November 2011 # 193

Popular Woodworking November 2011 issueOur cover story for the November 2011 issue of Popular Woodworking is a stunning southern lady’s desk, built by Glen D. Huey, contributing editor. This piece is among the 27 projects in our upcoming book, Furniture in the Southern Style, by Glen and Robert W. Lang, executive editor.

In another story from Glen (he’s been busy for this issue!), we have an interview with Tommy MacDonald, host of PBS’s latest woodworking show, Rough Cut: Woodworking with Tommy Mac. Glen goes behind the scenes with Tommy and gains some insight into the host and the show.

Amaze your friends with quadrilateral and rising dovetails after you read The ‘Impossitails’ Zone by Roy Underhill. Roy shows you how to lay out and cut these intriguing joints.

Jeff Miller shows you how to make nine clever and useful tools out of scrap plane parts in New Uses for Old Handplanes.

Willard Anderson’s Make a Shapely Bowsaw shows you how to build a bowsaw with proper, tapered handle holes that make it period-correct. And in addition to working well, this tool is a thing of beauty!

Bob Flexner discusses how to make your own wiping varnish, and shares four different (and foolproof) methods of applying this versatile finish.

Megan Fitzpatrick, managing editor, builds a simple one-day tool tote for this issue’s I Can Do That project.

In this month’s Tool Test, we take a look at Bosch’s new Random-orbit Sander, the Benchcrafted Double-screw ‘Moxon’ Vise and a Senco 18-gauge Cordless Brad Nailer.

In Arts & Mysteries, Adam Cherubini finishes his two part-series on how to keep your edges sharp (the first part appeared in the October 2011 issue).

Elia Bizzarri shares in End Grain how persistence (and a crazy mother ) can help in landing an apprenticeship.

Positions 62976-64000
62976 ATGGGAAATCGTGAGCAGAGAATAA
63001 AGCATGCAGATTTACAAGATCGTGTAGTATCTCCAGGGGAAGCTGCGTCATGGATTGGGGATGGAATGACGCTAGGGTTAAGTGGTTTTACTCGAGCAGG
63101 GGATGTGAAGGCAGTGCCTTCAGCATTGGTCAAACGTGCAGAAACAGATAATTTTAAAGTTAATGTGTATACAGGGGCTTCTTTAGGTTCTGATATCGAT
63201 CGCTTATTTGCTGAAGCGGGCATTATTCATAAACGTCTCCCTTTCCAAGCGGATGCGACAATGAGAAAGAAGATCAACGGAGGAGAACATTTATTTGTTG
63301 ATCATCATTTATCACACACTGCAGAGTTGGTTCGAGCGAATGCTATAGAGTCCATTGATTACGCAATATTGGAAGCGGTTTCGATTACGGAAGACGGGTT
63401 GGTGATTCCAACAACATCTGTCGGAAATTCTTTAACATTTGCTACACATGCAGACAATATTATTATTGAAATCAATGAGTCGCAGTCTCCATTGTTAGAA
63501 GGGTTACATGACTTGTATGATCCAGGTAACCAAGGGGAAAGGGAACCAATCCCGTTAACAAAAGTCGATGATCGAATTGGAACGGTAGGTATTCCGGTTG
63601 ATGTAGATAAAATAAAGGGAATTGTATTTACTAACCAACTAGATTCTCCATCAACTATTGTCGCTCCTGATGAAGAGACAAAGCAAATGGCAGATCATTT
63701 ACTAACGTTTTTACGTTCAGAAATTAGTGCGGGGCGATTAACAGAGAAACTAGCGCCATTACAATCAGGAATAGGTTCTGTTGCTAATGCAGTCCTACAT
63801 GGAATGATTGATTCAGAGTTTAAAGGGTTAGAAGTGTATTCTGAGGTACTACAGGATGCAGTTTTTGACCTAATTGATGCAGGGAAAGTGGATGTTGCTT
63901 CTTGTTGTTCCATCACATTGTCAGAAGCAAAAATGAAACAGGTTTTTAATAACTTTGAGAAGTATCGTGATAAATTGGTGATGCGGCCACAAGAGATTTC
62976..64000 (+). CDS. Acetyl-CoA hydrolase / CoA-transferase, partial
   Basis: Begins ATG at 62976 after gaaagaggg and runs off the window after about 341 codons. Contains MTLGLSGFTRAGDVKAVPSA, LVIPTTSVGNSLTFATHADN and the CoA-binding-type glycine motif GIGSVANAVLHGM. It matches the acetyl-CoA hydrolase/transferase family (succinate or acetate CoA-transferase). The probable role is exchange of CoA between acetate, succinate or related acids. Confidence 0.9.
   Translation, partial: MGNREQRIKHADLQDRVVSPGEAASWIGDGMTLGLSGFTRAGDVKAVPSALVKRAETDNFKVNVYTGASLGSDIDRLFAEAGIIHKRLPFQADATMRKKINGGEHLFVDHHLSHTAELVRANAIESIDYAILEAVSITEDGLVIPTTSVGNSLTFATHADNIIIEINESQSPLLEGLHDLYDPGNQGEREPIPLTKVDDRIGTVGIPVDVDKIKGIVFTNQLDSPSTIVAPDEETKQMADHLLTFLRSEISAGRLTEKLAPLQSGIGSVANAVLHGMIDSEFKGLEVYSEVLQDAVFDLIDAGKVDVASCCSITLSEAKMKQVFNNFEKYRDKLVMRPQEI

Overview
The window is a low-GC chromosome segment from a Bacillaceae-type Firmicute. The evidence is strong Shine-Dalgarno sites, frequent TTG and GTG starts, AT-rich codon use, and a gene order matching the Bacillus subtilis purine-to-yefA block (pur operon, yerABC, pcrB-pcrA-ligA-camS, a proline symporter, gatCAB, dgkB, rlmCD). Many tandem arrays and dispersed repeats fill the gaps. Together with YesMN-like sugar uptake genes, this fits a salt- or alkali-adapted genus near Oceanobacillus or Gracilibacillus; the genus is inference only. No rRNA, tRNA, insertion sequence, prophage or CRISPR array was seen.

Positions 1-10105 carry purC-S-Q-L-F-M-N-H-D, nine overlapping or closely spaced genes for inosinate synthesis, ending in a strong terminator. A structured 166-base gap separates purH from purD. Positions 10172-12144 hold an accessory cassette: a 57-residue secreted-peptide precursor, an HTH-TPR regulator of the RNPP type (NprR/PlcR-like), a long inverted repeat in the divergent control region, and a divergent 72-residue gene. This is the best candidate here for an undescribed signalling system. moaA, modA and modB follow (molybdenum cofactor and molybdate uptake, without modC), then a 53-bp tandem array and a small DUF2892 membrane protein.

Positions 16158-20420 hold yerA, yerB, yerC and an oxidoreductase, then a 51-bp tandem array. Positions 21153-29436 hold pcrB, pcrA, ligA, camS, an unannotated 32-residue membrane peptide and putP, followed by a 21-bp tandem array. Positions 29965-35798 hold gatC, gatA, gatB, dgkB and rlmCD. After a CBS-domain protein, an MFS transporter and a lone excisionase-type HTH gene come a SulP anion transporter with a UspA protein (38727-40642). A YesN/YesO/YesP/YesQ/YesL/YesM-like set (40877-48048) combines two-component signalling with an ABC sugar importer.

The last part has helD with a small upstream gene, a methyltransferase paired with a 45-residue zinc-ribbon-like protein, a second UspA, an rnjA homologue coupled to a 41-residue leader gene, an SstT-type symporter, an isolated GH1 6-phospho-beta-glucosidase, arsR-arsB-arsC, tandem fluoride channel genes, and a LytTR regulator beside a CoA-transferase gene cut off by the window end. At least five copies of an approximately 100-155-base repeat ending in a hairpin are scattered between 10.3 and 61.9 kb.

Detailed article previews are below. Online Extras (downloads, links, etc.) are found within that article.

[description]Articles from the November 2011 issue of Popular Woodworking Magazine[/description][keywords]Popular Woodworking Magazine, Magazine Articles, Technique Articles, Project Articles, Tool Reviews, Finishing[/keywords]

Southern Lady’s Desk

This North Carolina beauty exemplifies the style of the early South. By Glen D. Huey Pages: 24-33 From the November 2011 issue #193 Buy this issue now I don’t consider myself a furniture snob, but until recently, I’d not studied furniture from the South beyond pieces featured in “Southern Furniture 1680-1830: The Colonial Williamsburg Collection”...

New Uses for Old Handplanes

Frogs, irons and handles can be repurposed into clever shop-made tools. By Jeff Miller Pages: 34-37 From the November 2011 issue #193 Buy this issue now The box arrives in the mail and the new plane you’ve been yearning for has finally arrived. You spend a few minutes admiring the workmanship, then get to work...

I Can Do That: Tool Tote

Wedged through-tenons keep this handle secure. By Megan Fitzpatrick Pages: 58-60 From the November 2011 issue #193 Buy this issue now Whether you’re using it for woodworking tools or garden tools, a tote is a simple and quick project. It’s so simple, in fact, that I decided to add a wee...

Make a Shapely Bowsaw

Proper, tapered handle holes make this piece period-correct. By Willard Anderson Pages: 44-48 From the November 2011 issue #193 Buy this issue now The bowsaw is an ancient tool and a member of a class of saws called frame saws, in which tension from the frame is designed to hold the blade taut. Also sometimes...

Tommy Mac & ‘Rough Cut’

As ‘Rough Cut’ begins season two, we discover the host’s career path to television success. By Glen D. Huey Pages: 40-43 From the November issue #193 Buy this issue now I’m a firm believer that every person has a talent; everyone is great at something. To find that something and make...

The ‘Impossitails’ Zone

Amaze your friends with quadrilateral and rising dovetails. By Roy Underhill Pages: 38-39 From the November 2011 issue #193 Buy this issue now An ordinary day in the shop, but suddenly, you’re dovetailing through another dimension, a dimension not only of sight and sound, but of mind. You’re on a journey...